Opinion editor's note: Editorials represent the opinions of the Star Tribune Editorial Board, which operates independently from the newsroom.
The Minneapolis City Council is likely to vote Thursday morning to drop restrictions on the hours that mosques may play amplified calls to prayer from their rooftops. At present, they can do so only between 7 a.m. and 10 p.m. Depending on the time of year, that means the mosques can play the calls only three or four times per day, instead of the customary five.
The change is a sensible one, and if anything it's overdue. Somalia is more than 99% Muslim. Minnesota is home to the largest Somali population in the United States, with most living in Minneapolis. The call to prayer is a treasured tradition among a significant share of the city's population, and allowing its broadcast only some of the time is an unnecessary constraint.
"As a Muslim leader, I feel as if my prayers are still incomplete when the morning one is left out," said Wali Dirie, executive director of the Islamic Civic Society of America and Dar Al-Hijrah Mosque, as quoted by Sahan Journal.
Minneapolis leaders earned goodwill among the Somali community in 2020 when they first permitted the broadcast of the call to prayer, known as the adhan, during Islam's holy month of Ramadan. Those were the early days of the COVID lockdown, and the gesture allowed some residents to hear the adhan from their homes. Last spring the city allowed the broadcasts to resume, but only within the limits that the City Council is expected to abolish on Thursday.
The adhan is delivered in Arabic, but its message is simple. It says, in part: "God is great. I bear witness that there is no god but the One God. I bear witness that Muhammad is the messenger of God. Hurry to the prayer. Hurry to success." An iteration for early morning reads, "Prayer is better than sleep."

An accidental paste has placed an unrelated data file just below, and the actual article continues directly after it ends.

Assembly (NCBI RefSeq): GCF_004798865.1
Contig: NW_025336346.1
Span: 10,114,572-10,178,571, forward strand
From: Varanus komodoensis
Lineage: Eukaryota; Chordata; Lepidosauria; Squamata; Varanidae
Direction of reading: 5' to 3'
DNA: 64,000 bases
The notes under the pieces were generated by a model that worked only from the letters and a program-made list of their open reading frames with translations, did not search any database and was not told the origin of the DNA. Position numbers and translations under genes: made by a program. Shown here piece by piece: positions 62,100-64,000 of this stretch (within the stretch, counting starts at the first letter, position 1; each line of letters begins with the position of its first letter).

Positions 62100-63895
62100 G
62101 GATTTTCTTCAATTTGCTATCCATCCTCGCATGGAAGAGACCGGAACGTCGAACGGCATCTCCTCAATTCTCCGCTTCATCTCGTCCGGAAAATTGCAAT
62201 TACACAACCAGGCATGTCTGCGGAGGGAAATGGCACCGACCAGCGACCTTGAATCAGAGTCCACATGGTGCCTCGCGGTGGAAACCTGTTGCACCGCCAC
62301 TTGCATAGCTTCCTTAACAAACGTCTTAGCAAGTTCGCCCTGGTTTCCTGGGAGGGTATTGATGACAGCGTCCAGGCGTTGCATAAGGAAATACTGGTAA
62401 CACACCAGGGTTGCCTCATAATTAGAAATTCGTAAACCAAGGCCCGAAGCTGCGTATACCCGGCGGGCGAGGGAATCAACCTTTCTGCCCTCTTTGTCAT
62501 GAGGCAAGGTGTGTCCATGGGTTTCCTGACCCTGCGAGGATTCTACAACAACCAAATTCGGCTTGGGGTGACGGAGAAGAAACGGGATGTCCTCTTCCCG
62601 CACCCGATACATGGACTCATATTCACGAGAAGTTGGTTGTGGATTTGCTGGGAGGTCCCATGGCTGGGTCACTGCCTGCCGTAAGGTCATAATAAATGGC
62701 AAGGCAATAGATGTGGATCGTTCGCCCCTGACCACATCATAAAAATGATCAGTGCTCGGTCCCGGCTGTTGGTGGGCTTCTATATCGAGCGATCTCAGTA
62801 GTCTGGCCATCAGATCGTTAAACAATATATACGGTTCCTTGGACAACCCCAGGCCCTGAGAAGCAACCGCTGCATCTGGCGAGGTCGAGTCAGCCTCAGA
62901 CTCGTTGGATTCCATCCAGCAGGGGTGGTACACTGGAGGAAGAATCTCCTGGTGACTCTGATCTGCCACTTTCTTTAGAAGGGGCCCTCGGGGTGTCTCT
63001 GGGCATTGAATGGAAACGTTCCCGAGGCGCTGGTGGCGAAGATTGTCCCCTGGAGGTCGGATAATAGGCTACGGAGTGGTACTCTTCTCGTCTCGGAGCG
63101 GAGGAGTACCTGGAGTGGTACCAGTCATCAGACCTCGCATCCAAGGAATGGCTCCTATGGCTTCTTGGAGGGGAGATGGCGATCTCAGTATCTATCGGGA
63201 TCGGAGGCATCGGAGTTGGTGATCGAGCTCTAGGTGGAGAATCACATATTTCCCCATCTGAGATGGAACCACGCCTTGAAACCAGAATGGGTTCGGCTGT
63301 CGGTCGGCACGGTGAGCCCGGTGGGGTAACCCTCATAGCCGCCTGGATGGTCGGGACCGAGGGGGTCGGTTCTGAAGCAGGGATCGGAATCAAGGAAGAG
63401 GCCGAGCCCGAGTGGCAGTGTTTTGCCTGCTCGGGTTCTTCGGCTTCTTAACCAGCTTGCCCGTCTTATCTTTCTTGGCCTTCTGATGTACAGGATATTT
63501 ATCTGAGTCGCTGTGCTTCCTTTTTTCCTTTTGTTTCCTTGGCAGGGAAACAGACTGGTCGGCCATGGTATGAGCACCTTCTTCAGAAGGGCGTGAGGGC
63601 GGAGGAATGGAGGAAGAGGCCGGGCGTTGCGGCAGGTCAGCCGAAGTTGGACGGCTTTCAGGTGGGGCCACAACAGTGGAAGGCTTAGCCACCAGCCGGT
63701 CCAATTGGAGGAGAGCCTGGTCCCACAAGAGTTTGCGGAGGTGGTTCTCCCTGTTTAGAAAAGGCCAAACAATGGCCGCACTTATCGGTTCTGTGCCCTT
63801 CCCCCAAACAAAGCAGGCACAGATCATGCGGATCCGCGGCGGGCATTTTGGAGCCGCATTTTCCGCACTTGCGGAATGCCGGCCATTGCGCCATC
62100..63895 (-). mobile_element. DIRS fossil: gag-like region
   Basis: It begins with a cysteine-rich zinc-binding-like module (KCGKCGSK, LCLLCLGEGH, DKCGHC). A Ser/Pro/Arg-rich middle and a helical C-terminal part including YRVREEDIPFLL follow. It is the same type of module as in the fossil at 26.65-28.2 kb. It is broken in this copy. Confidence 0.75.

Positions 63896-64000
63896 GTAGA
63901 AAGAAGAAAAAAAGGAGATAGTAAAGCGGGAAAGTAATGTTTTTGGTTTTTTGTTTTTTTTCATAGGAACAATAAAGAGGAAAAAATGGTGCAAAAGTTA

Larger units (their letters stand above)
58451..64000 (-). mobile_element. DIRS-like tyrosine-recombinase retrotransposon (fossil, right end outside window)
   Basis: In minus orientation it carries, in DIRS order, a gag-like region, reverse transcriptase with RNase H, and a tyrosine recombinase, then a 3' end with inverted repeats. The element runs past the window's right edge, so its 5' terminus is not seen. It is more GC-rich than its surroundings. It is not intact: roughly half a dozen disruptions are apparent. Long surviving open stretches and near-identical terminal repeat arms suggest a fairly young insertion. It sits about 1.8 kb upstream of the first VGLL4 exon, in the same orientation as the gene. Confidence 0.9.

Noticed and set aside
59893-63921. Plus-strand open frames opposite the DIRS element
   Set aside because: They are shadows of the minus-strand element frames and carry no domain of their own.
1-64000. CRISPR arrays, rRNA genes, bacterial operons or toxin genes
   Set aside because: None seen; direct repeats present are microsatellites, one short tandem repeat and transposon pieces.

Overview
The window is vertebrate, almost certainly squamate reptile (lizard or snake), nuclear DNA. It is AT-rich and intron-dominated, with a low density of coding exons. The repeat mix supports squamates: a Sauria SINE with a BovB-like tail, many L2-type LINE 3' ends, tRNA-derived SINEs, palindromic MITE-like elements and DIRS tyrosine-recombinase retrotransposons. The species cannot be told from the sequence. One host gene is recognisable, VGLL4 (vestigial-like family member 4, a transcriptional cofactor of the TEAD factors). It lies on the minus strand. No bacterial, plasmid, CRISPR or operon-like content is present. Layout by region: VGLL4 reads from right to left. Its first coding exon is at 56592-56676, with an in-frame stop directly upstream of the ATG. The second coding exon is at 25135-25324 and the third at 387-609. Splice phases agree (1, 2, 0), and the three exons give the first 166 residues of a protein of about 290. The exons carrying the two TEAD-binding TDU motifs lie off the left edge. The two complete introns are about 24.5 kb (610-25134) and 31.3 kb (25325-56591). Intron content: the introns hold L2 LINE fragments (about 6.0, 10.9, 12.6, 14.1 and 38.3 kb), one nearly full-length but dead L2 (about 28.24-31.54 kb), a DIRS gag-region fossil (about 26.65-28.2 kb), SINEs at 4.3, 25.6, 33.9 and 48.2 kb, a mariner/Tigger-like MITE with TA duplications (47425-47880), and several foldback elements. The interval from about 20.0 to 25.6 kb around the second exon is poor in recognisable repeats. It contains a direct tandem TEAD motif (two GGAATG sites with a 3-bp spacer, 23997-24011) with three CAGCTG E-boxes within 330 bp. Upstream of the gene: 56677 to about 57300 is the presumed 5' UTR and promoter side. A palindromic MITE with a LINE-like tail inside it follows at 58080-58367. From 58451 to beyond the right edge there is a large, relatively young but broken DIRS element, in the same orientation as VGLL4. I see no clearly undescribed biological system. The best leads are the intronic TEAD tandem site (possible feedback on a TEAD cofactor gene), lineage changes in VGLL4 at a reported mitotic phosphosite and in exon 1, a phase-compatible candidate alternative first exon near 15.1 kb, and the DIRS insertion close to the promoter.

One need not be Muslim to appreciate the beauty of the call to prayer, any more than one must be Christian to enjoy the peals of church bells on Sunday mornings. Such sounds enhance the quality of city life, reminding residents of the rich blend of beliefs and ethnicities that come together here.
Hopefully, such a soundscape also reinforces the perception that these different communities are not visitors but full-fledged residents of the city. "It's a sign that we are here," said Yusuf Abdulle, of the Islamic Association of North America, quoted by the Associated Press.
Another sign is the composition of the Minneapolis City Council itself, which now boasts three Muslims among its 13 members. Minneapolis is also the home district of U.S. Rep. Ilhan Omar, a Democrat who has become a lightning rod for anti-Muslim sentiment.
Such sentiment finds vivid expression in the continuing acts of vandalism against Islamic centers. Another such act occurred Monday morning — during Ramadan, no less — when someone broke windows and a door at Umatul Islam Center in Minneapolis.
Ironically, attacks like these may serve to make the Muslim community feel a kinship with other persecuted groups. "The reality for the Muslim community today is that it shares some of the problems faced by other minorities," says a booklet on security practices distributed by the Council on American-Islamic Relations. It specifies threats to abortion clinics, Jewish communities and civil-rights era activists.
If that's the price of feeling included in American society, it's too high. We hope the City Council affirms a better approach and approves unrestricted calls to prayer.